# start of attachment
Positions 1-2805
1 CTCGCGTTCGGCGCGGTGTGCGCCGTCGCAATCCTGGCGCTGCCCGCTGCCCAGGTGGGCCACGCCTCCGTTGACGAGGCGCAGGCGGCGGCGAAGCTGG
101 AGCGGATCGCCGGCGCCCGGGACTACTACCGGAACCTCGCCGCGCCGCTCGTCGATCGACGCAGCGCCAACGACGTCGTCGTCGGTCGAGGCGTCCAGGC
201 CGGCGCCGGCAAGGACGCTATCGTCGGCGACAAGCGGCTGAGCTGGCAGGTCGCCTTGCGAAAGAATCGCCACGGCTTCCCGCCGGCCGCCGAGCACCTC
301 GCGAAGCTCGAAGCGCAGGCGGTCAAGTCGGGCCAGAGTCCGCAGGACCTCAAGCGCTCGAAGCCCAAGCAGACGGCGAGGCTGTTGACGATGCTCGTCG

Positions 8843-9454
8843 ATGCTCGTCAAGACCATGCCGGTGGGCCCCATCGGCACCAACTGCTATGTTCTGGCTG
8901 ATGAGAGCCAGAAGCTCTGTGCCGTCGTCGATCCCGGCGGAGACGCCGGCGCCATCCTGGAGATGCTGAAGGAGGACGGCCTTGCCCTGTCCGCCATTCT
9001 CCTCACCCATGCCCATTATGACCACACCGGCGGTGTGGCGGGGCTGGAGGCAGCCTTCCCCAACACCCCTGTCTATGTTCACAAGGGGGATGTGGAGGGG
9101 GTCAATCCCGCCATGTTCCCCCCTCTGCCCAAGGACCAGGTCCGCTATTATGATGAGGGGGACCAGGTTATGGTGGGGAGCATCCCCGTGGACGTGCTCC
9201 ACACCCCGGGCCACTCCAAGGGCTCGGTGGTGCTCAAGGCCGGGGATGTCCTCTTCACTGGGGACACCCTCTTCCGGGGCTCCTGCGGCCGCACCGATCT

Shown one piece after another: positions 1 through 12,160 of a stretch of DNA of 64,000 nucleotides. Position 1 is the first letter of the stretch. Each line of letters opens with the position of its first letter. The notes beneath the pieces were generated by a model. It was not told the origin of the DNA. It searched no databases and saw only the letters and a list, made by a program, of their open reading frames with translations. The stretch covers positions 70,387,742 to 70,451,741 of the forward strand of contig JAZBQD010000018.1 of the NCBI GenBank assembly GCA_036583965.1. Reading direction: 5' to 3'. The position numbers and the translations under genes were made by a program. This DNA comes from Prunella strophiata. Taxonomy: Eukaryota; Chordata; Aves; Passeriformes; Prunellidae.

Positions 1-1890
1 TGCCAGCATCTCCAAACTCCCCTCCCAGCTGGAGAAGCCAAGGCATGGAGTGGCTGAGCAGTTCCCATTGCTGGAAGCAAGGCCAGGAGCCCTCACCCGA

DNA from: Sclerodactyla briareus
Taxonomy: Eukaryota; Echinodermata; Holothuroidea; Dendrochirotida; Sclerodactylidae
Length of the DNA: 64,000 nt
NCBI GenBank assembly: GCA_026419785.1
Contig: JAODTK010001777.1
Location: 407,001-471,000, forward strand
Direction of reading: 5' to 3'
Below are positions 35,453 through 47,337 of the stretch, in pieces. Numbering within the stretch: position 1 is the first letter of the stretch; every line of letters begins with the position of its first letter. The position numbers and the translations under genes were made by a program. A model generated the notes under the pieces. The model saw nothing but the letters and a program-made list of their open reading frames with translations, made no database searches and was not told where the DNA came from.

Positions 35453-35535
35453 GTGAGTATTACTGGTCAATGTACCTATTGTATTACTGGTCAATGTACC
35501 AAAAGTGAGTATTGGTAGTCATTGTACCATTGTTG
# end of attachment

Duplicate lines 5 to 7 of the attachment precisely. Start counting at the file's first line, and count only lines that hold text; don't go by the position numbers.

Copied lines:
301 GCGAAGCTCGAAGCGCAGGCGGTCAAGTCGGGCCAGAGTCCGCAGGACCTCAAGCGCTCGAAGCCCAAGCAGACGGCGAGGCTGTTGACGATGCTCGTCG

Positions 8843-9454
8843 ATGCTCGTCAAGACCATGCCGGTGGGCCCCATCGGCACCAACTGCTATGTTCTGGCTG